Tapastring Guitar Care

Makers and Purveyors of Premium Guitar Care Accoutrements

 

 

Tapastring Home Page

Guitar Care Products

the "StrapKeeper"

StrapKeeper two

Guitar Strings

the "Vintage Jack"

the "Vintage Jack" for Mandolin

Vintage Pickup Systems

Vintage Jack Special Order Page

Cables for "Vintage Jack" Systems

Vintage Jack FAQ Page

Making Shielded Cable Connections

 

Jaquie Gipson

Acoustic Fingerstyle and Tap Guitar

 The "Vintage Jack"

 

  Installation Tips

 

Test the fit of EVERYTHING before making any of the final connection or installation of anything.

The LAST step in the installation process is to seat the "Vintage Jack" into place using light pressure and a little "twist".  If you like, you can use a little powdered rosin on the tapered end of the Vintage Jack to make the installation more secure.  We DO NOT recommend the use of glue or other adhesives to retain the "Vintage Jack".

The NEXT TO LAST step in the installation process is usually to permanently mount the pickups.

The first step in installing your "Vintage Jack" is to remove your existing end pin. Most guitar endpins are held by the friction fit of the taper on the endpin itself. If the fit is especially tight you will need a non-maring tool to grip the endpin so that you can give it a firm pull and twist to remove it. You could use a pair of pliers padded with a piece of leather, or a better safer tool would be Stewart MacDonald's (www.stewmac.com) #1774 end pin grip tool. Some endpins are glued in place (Collings, some Taylors and a few others). If your end pin is glued in, you will need to cut off the button end of the end pin, redrill the hole with a 1/4" drill and ream out the 5 degree taper. Stewart MacDonald's #4323 endpin reamer is the correct tool for that job. If your end pin is difficult to remove, or if you are uncertain about the work, consult your local luthier for professional help.

Now you can test the fit of your "Vintage Jack" in the endpin hole of your guitar. The shoulder of the button on the "Vintage Jack" endpin should fit up close to (1/32" - 1/16")but not actually contact the body of your guitar. If your "Vintage Jack" does not enter far enough into the endpin hole, check the condition of the hole. Sometimes there is considerable roughness, unevenness or possibly glue residue in the endpin hole. If this is the case, you will need to clean up the inside of the hole. The object here is not necessarily to enlarge the hole (a change in hole diameter of .0025" will make a 1/32" difference in the depth fit of the "Vintage Jack" into the hole), rather it is to smooth up the roughness or unevenness to improve the fit. There are several ways to do this. A luthier might use his endpin hole tool (Stewart MacDonald #4323), turning it backwards to burnish rather than ream the hole. A player with limited access to specialized tools might attach a small piece of 320 or 400 grit wet-or-dry sandpaper to his guitar endpin and use that with a very light touch to smooth and burnish the endpin hole. There are undoubtedly many other methods that will give satisfactory results. If the "Vintage Jack" seems to be too small for the endpin hole in your instrument -- e-mail me (keith@tapastring.com) or call 719-846-7954 -- shims, tape, or other such stuff is probably not a good solution. There can be much variation in the size of endpin holes and it may be necessary to machine a special "Vintage Jack" for a custom fit to your guitar.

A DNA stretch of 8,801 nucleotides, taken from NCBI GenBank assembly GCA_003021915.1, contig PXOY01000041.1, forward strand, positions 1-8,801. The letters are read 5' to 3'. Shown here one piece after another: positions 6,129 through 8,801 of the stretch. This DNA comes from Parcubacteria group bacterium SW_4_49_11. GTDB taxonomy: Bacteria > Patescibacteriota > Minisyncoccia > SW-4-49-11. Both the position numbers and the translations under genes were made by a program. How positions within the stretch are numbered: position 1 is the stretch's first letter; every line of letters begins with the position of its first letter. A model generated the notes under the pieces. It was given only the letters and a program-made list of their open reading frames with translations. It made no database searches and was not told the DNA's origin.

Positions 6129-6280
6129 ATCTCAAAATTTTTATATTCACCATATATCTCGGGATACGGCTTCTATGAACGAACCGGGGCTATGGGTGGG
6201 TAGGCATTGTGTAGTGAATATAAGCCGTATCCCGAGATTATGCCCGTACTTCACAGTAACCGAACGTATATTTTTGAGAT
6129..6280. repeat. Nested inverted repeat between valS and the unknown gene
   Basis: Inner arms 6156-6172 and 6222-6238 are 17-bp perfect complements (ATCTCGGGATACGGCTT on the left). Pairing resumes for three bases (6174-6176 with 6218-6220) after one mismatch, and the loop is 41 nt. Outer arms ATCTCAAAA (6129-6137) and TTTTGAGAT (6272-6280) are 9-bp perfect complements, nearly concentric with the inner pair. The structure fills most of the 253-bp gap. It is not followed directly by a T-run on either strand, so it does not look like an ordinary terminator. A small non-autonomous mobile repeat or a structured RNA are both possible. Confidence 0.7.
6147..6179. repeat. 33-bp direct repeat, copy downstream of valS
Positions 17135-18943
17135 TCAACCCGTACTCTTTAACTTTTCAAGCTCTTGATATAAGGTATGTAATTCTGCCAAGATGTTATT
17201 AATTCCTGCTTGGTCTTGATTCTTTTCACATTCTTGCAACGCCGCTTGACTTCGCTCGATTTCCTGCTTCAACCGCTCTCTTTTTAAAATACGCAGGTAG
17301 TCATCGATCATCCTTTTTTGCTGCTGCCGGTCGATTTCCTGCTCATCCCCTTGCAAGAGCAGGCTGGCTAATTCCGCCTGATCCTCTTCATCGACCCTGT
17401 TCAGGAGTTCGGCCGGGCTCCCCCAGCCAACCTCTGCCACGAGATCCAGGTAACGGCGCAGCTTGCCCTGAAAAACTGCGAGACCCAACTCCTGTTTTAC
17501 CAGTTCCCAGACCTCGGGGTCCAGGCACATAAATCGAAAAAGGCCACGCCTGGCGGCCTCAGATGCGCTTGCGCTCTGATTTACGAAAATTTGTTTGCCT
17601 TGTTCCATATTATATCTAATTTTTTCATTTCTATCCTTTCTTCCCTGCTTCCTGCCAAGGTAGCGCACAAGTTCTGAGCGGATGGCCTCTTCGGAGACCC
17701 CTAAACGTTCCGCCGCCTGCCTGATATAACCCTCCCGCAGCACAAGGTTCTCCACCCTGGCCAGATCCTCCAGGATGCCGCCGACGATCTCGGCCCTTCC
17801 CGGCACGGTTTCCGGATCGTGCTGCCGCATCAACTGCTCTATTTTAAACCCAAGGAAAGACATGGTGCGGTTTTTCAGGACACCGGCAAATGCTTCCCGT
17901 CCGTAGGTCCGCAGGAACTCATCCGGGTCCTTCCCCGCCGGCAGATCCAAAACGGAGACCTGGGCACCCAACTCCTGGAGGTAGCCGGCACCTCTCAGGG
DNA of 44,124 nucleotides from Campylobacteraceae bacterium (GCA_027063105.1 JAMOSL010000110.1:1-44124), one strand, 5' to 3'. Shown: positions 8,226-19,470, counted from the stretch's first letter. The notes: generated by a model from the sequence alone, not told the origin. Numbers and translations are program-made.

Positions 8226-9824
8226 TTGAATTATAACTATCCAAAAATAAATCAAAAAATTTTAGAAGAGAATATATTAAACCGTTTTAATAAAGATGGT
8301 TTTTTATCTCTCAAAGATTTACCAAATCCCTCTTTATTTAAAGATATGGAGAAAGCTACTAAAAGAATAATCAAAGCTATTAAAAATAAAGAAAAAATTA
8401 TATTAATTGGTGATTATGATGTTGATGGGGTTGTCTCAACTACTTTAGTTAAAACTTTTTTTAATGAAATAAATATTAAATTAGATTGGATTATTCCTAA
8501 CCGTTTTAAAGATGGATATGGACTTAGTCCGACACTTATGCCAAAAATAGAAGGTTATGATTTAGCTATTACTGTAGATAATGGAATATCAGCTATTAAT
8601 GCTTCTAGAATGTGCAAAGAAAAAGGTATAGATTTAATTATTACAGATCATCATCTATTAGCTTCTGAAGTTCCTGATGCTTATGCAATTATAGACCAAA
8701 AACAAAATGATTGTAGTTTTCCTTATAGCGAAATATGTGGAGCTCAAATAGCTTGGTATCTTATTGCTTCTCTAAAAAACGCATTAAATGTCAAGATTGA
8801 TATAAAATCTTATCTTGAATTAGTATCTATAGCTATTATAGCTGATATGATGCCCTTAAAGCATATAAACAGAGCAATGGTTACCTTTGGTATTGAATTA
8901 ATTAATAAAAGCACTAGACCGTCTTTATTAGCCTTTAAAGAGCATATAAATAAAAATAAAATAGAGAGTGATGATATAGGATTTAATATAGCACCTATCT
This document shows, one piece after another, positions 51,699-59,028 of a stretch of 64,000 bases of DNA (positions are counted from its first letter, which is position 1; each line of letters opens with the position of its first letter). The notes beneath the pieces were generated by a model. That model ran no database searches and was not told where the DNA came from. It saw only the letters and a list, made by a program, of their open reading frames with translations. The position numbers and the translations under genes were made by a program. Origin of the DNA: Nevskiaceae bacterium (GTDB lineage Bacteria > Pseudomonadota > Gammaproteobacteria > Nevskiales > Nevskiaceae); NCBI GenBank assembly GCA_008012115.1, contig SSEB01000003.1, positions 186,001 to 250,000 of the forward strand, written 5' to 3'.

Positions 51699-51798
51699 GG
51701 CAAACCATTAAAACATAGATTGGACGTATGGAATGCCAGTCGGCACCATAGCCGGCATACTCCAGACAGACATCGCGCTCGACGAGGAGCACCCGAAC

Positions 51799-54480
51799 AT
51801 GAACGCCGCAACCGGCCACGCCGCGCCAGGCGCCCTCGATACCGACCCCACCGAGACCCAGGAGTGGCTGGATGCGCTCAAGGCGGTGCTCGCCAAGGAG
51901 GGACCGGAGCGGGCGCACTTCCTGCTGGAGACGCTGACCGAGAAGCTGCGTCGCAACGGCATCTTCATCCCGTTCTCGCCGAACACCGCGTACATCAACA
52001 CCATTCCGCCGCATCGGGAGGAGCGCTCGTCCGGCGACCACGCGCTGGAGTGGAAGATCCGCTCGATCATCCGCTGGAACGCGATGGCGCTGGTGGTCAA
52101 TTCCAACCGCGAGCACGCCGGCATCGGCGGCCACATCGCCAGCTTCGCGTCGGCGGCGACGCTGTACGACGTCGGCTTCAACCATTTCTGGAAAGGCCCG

Your "Vintage Jack" is equipped with 3 wires -- 2 shielded audio wires and one unshielded black wire. You may only need one of the shielded audio wires. One of the shielded audio wires is marked with a section of black heat shrink tubing -- this is used for single pickup installations (Mono) or the primary pickup in dual pickup systems (Stereo). The unmarked shielded adudio wire is for the second pickup in dual pickup systems (you may not need this wire). The black wire is used to switch the battery on pickup systems with onboard active electronics (You may not need this wire either). The unused wires may either be cut off short, or coiled and secured inside your guitar for possible future use.  Wiring the Vintage Jack to your pick up will require soldering skills and the actual connections will vary depending upon your choice of pickups.

Use string to measure before cutting and soldering the pickup/Vintage Jack wires.  Tape one end of the string to where the pickup will be and thread the other end out the endpin hole.  Be sure to allow enough extra length to allow you to make the solder connections.  Measure twice - cut once.  Tape the wires together to simulate the "cut length" and do a "dry run/test fit" of ALL parts before cutting, soldering, or permanently mounting the pickups.

The LAST step in the installation process is to seat the "Vintage Jack" into place using moderate pressure and a little "twist". If you like, you can use a little powdered rosin on the taper of the Vintage Jack to make the installation more secure. Use a Q-Tip or small brush to dust a little powdered rosin into the endpin hole and onto the tapered portion of the endpin. While we DO NOT recommend the use of glue to retain the "Vintage Jack" --  if you must -- use only a very small drop of white wood glue, a little goes a very long way.  (Someone may want to remove the "Vintage Jack" someday and that person might be you).

 

 

Tapastring Guitar Care

31989 Hwy 12

Trinidad, Colorado 81082

719-846-7954